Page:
Saturday, August 26, 2017

Ties & Ballast

Creosote seeping out of mainline ties in Villeneuve

Another round of painting ties and ballasting in Villeneuve yesterday. While reassessing the tie color, I decided to add another coat of grayish-brown oil wash over the mainline ties to make them stand out a little bit more.

I've found oil paints to be extremely forgiving for this task because you can build up the color in several layers and they are extremely good into adding texture and color variation to the ties. The long drying time is also welcome since you can touch up your work as required during the session. They blend seamlessly together, bringing up a level of realism you could only surpass using real wood ties (which I reserve for the Connors layout in the future).

But in fact, oil paints induce something we rarely care about: they force you to wait between coatings so you can take your time moving toward your goal instead of slapping paint mindlessly in a short time. The extra waiting days give you the opportunity to revisit what you've done, reassess the results and take any steps required to bring more life into your model.

I also started to ballast the mainline and yet again decided to learn from my past mistakes. I generally follow Mike Confalone's techniques of using sifted limestone and added spots of sand and dirt. While it gave decent results, it wasn't an homogeneous blend and the ballast was quite dusty making the ties looking milky. I certainly don't use the same mineral as Mike and ballasting is a very personal approach. To each his own. My variation on his technique was quite good for neglected spur and sidings, but certainly not suitable on mainline track. It was time to look at the prototype with fresh eyes and try something else.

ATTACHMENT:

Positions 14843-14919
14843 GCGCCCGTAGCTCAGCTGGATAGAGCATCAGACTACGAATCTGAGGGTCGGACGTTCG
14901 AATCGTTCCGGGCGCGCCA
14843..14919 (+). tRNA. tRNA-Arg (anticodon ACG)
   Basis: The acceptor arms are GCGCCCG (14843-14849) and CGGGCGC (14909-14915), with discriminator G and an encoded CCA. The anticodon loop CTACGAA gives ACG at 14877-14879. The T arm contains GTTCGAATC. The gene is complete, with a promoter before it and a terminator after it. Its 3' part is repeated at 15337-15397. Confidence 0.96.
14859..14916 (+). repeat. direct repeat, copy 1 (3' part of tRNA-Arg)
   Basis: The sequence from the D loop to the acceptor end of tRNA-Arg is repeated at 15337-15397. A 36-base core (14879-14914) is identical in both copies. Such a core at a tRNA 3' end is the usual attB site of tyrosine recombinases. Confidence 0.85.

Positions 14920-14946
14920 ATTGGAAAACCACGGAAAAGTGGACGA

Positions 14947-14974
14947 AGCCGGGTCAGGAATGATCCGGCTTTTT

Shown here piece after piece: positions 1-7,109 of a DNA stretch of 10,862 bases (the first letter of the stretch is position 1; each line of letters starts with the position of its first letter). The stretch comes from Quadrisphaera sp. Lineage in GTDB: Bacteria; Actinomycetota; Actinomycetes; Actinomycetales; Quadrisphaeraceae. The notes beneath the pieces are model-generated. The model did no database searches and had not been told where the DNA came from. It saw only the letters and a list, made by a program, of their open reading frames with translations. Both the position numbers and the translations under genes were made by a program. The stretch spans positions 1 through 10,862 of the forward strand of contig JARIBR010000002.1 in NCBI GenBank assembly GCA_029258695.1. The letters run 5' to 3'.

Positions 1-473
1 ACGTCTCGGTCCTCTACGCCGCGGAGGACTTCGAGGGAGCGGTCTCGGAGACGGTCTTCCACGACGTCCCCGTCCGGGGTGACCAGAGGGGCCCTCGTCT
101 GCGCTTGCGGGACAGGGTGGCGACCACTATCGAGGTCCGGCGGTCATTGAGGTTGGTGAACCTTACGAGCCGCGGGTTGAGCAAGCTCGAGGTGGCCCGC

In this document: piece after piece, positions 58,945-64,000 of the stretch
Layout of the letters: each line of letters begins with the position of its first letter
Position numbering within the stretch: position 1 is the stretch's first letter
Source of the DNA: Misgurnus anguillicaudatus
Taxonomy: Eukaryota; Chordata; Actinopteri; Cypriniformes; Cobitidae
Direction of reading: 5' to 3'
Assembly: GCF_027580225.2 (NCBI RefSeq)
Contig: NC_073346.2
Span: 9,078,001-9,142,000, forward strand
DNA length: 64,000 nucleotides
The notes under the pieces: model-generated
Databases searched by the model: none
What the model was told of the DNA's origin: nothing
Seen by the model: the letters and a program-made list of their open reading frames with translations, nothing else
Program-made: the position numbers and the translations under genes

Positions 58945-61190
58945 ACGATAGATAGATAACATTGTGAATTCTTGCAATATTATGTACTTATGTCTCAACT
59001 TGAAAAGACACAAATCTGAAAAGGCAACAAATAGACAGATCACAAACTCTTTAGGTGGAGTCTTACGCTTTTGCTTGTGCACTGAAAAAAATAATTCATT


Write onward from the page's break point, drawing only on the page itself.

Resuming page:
Wet ballast set in place

I took my three ingredients and sifted them down the wanted size in separate containers. Then, using a very fine sift, I removed the dust and only kept the gravel. The blend was then mixed according to prototype pictures to get the gray-beige peppered look that was usual on Murray Bay subdivision back then in the late 1980s and 1990s.

The proportion are roughly:

50% Beauport limestone (a bluish gray local stone)
25% Boischatel clay (a slightly brownish local clay-limestone material used for brick making)
25% sifted sand (with iron removed)

The new blend gives quite good results and the it no longer looks patchy. The stretch of track west of Sous-bois Avenue is done but I blended enough ballast to do the entire mainline up to d'Estimauville Avenue next time.

Track in St-Irénée (credit: Gaétan Veilleux, 2013)

Meanwhile, Jérôme and I took a step back to asset the layout. We believe Villeneuve should be completed within 18 months if we keep our pace. But this is not a schedule but just a general idea of where we are going. Building a layout isn't a race and it will take the time it needs.